Nawadita Parajuli, Neethu Sreenivasan, Paolo Bifulco, Mario Cesarelli, Sergio Savino, Vincenzo Niola, Daniele Esposito, Tara J Hamilton, Ganesh R. Naik, Upul Gunawardana, Gaetano D Gargiulo
Sensors, Volume 19, Issue 20, Pages 4596, Publisher MDPI, Journal Ranking Q1, Impact Factor 3.9
Publication year: 2019

Abstract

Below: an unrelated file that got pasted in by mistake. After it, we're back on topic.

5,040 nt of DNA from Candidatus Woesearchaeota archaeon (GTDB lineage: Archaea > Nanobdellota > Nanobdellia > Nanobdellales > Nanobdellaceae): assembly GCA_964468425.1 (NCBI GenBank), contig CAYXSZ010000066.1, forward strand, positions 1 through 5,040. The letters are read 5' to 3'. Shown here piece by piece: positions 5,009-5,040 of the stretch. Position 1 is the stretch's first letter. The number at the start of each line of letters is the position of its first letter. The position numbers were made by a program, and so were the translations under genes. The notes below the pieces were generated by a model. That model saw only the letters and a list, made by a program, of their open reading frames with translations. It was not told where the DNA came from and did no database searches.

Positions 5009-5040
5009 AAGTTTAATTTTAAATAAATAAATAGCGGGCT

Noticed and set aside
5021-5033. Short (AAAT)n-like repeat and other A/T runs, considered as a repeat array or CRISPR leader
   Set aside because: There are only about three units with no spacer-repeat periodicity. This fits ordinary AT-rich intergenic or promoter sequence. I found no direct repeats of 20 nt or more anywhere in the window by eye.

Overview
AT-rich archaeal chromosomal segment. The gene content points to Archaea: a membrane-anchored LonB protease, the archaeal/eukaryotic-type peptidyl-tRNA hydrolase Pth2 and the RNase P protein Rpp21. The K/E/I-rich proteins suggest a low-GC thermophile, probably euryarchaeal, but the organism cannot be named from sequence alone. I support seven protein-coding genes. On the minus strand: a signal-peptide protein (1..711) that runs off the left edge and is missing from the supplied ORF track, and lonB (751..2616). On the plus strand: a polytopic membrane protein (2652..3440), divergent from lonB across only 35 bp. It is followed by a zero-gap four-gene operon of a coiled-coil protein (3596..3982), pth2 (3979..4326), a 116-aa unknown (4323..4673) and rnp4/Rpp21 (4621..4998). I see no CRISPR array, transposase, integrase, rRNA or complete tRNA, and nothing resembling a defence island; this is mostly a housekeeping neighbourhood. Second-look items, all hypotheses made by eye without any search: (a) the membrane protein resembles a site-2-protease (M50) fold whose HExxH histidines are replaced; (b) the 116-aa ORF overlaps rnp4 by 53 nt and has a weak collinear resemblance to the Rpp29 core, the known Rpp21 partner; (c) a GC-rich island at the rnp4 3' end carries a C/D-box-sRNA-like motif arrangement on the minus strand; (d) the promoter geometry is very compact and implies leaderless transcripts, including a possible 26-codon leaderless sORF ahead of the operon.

Upper limb amputation is a condition that significantly restricts the amputees from performing their daily activities. The myoelectric prosthesis, using signals from residual stump muscles, is aimed at restoring the function of such lost limbs seamlessly. Unfortunately, the acquisition and use of such myosignals are cumbersome and complicated. Furthermore, once acquired, it usually requires heavy computational power to turn it into a user control signal. Its transition to a practical prosthesis solution is still being challenged by various factors particularly those related to the fact that each amputee has different mobility, muscle contraction forces, limb positional variations and electrode placements. Thus, a solution that can adapt or otherwise tailor itself to each individual is required for maximum utility across amputees. Modified machine learning schemes for pattern recognition have the potential to significantly reduce the factors (movement of users and contraction of the muscle) affecting the traditional electromyography (EMG)-pattern recognition methods. Although recent developments of intelligent pattern recognition techniques could discriminate multiple degrees of freedom with high-level accuracy, their efficiency level was less accessible and revealed in real-world (amputee) applications. This review paper examined the suitability of upper limb prosthesis (ULP) inventions in the healthcare sector from their technical control perspective. More focus was given to the review of real-world applications and the use of pattern recognition control on amputees. We first reviewed the overall structure of pattern recognition schemes for myo-control prosthetic systems and then discussed their real-time use on amputee upper limbs. Finally, we concluded the paper with a discussion of the existing challenges and future research recommendations.